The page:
N: 1. c.1300 (mid-13c. as a surname), from Latin pirata “sailor, corsair, sea robber” (source of Spanish, Italian pirata, Dutch piraat, German Pirat), literally “one who attacks (ships),” from Greek peirates “brigand, pirate,” literally “one who attacks,” from peiran “to attack, make a hostile attempt on, try,” from peira “trial, an attempt, attack,” from PIE root *per- “try” (cognates: Latin peritus “experienced,” periculum “trial, experiment; attempt on or against; enterprise;” see peril). An Old English word for it was sæsceaða. Meaning “one who takes another’s work without permission” first recorded 1701; sense of “unlicensed radio broadcaster” is from 1913.
2. One who commits or practices piracy as a robber on the high seas.
3. Pirates have naturally operated throughout history from small, fast ships which could overhaul their prey at sea, out of reach of interference by other ships, and capture it in boarding. As gunnery developed, pirates also equipped their ships with naval guns, usually captured from other ships, so that they resembled a small warship. Pirates must be distinguished from privateers and buccaneers, though in the latter case the distinguishing line was often perilously thin. When captured, pirates were usually hanged in chains on prominent headlands, where they could be seen as a warning by passing ships or, in England, staked to the ground at Execution Dock, Wapping, to be drowned by a rising tide. The last pirate was executed in England in 1840, in the U.S.A. in 1862.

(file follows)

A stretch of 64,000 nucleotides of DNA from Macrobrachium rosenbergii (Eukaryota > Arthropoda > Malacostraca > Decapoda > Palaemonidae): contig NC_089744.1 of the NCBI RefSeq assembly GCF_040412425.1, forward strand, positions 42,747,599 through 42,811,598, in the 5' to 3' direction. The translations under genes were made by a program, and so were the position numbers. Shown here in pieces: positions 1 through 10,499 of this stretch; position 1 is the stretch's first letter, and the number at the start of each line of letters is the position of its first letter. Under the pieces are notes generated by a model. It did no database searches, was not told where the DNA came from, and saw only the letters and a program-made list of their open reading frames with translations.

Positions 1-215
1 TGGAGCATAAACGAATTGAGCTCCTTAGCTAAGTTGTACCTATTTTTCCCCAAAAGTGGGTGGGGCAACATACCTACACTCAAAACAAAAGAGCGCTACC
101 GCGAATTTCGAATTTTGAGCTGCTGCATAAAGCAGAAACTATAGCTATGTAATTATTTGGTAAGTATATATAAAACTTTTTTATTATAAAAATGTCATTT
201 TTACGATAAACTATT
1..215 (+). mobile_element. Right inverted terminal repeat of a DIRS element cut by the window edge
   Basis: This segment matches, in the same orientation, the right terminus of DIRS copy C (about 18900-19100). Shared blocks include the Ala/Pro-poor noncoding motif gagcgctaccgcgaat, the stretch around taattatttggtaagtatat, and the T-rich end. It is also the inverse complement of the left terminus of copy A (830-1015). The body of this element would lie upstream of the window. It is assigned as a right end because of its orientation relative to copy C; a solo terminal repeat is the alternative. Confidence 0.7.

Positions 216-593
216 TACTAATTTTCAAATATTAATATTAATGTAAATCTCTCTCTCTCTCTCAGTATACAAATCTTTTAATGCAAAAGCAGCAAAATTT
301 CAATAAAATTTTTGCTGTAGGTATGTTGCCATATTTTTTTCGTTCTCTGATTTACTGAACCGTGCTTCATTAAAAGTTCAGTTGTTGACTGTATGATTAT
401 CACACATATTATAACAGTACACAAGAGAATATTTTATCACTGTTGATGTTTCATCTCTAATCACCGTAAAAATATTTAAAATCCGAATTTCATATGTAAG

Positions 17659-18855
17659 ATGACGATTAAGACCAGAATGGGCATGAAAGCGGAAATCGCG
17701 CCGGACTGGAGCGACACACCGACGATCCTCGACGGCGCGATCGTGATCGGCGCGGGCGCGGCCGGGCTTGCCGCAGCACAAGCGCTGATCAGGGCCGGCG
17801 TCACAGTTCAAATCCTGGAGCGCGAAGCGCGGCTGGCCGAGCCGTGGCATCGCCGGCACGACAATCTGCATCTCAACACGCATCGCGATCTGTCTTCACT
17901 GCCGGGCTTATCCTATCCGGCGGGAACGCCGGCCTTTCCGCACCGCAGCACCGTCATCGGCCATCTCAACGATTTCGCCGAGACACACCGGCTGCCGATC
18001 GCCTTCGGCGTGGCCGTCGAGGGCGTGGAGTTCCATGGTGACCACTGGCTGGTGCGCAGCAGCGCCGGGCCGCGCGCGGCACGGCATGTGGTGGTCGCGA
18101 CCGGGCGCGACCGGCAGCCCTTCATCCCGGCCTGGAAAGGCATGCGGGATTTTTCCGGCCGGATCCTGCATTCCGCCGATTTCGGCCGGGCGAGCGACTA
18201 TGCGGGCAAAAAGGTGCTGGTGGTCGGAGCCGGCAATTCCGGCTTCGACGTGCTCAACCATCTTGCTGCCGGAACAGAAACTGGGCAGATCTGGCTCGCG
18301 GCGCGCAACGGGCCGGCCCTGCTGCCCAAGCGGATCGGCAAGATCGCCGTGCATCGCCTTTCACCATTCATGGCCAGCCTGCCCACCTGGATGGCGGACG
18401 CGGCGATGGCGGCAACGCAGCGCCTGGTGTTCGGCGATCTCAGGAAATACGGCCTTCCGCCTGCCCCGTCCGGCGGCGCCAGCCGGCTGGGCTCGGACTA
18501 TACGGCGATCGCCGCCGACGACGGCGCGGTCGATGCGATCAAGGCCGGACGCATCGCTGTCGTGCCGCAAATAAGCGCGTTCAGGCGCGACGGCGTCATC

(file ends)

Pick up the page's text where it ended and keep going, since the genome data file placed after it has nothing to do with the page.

4. A sea-robber, who, to enrich himself, by subtlety or open force, setteth upon merchants and others trading by sea, despoiling them of their loading, and sometimes bereaving them of life and sinking their ships.
5. Cultural Interrelation: Edward Teach, aka Blackbeard, commandeered a reign of terror on the Caribbean Sea that lasted from 1716 to 1718. The sailor began as a privateer for Britain during the War of Spanish Succession, honing his craft as a sea robber before moving on to pirating. A fierce fighter, Blackbeard was as famous for his wild mane of hair as the way he captured ships.
S: 1. OED – https://bit.ly/2Bq8Pwz (last access: 6 February 2019). 2 & 3. GDT – https://bit.ly/2HWnpS5 (last access: 6 February 2019). 4. TERMIUM PLUS – https://bit.ly/2SBrGP2 (last access: 6 February 2019). 5. LSC – https://bit.ly/2SXSzJV (last access: 6 February 2019).